For instance, in the section on 'All from nine and the last from ten,' examples illustrating the corollary regarding squares reads:

For instance, in computing the square of 9 we go through the following steps:
1. The nearest power of 10 to 9 is 10. Therefore, let us take 10 as our base.
2. Since 9 is 1 less than 10, decrease it still further to 8. This is the left side of our answer.
3. On the right hand side put the square of the deficiency, which is 1². Hence, the square of nine is 81.
Similarly, 8² = 64, 7² = 49.

... which is all well and good for 9, 8 and 7. But what about 6? Using this algorithm, we would determine the leftmost digit of our answer to be $6 - (10 - 6) = 2$, and the rightmost "digit" of our answer to be $4^2 = 16$. ........... well if the first digit is 2 and the second digit is 16 then surely you just carry the 1 from the 16 over to the preceding digit to get the correct answer 36? —Preceding unsigned comment added by 77.101.72.195 (talk) 18:07, 16 May 2011 (UTC)

Now, of course, $6^2 = 36$, which would be $2 \times 10 + 4^2$, so we might say the procedure holds for all $n : 0 < n < 10$ provided the algorithm is altered so that we multiply the figure known as the "left side" by 10 and add it to the figure called the "right side."

The formula is really something like $10 [n - (10 - n)] + (10 - n)^2 = n^2$, $\forall n \in \mathbb{N} : 0 < n < 10$.

Now, I would like to honor these sutras, because I find them beautiful and useful. But I'm hesitant, because I don't want to be culturally disrespectful. Would it be OK to include stricter definitions, or at least more general algorithms? Rangergordon (talk) 10:11, 10 April 2008 (UTC)

## Why is title not Vedic mathematics?

Shouldn't the title be "Vedic mathematics" since there's no other Vedic math it's being differentiated from? There are other articles about historical Indian mathematics, but this is the only "Vedic" one, as the article seems to indicate that Bharati coined the term. The current lengthy title with honorific smacks of fanboyism, and doesn't seem to add anything to the article. I submit it be changed to simply "Vedic mathematics." MatthewVanitas (talk) 03:25, 31 March 2009 (UTC)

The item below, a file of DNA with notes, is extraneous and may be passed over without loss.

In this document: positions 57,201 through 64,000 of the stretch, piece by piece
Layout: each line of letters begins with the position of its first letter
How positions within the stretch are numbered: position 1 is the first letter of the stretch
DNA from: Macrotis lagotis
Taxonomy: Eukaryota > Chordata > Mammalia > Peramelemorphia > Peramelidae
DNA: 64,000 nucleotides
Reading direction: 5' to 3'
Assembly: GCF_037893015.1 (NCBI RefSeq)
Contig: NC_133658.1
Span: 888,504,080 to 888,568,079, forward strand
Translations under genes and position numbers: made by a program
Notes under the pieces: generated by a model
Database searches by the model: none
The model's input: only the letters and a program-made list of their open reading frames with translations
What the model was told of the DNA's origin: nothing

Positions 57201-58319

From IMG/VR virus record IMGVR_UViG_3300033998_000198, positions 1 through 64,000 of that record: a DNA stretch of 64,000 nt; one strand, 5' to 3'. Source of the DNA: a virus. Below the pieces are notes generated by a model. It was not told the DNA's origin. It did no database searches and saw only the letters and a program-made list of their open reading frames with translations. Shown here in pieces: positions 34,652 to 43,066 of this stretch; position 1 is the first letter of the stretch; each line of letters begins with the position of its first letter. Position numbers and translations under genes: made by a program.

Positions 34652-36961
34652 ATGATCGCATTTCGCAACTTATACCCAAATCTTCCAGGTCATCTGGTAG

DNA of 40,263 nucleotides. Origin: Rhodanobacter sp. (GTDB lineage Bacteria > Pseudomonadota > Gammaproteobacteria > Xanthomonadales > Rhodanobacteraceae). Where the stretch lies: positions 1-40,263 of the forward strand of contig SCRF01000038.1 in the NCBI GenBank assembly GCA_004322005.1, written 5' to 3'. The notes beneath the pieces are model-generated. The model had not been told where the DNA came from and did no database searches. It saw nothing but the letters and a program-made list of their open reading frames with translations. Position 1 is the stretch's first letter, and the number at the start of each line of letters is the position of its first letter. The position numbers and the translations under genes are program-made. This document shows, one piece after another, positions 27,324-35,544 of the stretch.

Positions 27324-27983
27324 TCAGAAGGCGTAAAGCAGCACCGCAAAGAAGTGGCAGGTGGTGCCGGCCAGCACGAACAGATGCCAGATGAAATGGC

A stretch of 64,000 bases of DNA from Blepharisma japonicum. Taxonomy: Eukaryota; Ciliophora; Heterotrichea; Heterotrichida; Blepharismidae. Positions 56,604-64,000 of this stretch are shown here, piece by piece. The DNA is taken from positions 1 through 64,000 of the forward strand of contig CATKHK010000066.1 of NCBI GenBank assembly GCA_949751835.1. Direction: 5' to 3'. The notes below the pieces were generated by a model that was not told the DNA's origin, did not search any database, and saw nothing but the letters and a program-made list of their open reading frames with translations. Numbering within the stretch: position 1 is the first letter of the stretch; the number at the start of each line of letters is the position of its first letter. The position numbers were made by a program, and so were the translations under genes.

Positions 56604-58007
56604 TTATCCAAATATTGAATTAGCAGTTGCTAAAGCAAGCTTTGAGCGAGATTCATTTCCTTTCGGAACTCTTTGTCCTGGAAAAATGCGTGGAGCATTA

See #Article name change for the history. I don't like the current title either, but I think simply calling it "Vedic mathematics" is also not good. The mathematics described in Indian mathematics#Vedic Period (1500 BCE - 400 BCE) is sometimes called "Vedic mathematics". Furthermore, I think it's iffy to call the mathematics described in this article "Vedic mathematics", because the name is rather controversial (see second paragraph of the article). -- Jitse Niesen (talk) 06:09, 31 March 2009 (UTC)
Wikipedia has a guideline about use of titles in names of articles about people, so I'll make that change right now. Note that the corresponding Wikipedia article about the person already follows the guideline. -- WeijiBaikeBianji (talk) 02:12, 20 July 2010 (UTC)

## Removal of 1 External Link

I would like to suggest removal of "Genius Vedic Mathematics:" – article by Dr. Raji Reddy Enlighten Foundation (NGO), 5 November 2008."Italic text When I went to the website link I didnt see any article as mentioned or even a proper website. Its a website with no information pertaining to Vedic Mathematics.I don't think its useful in my opinion.Others are invited to comment on this and take a decision whether this should be there in the main article which gives a detailed view of Vedic Mathematics. Thanks —Preceding unsigned comment added by 14.96.180.87 (talk) 21:41, 2 November 2010 (UTC)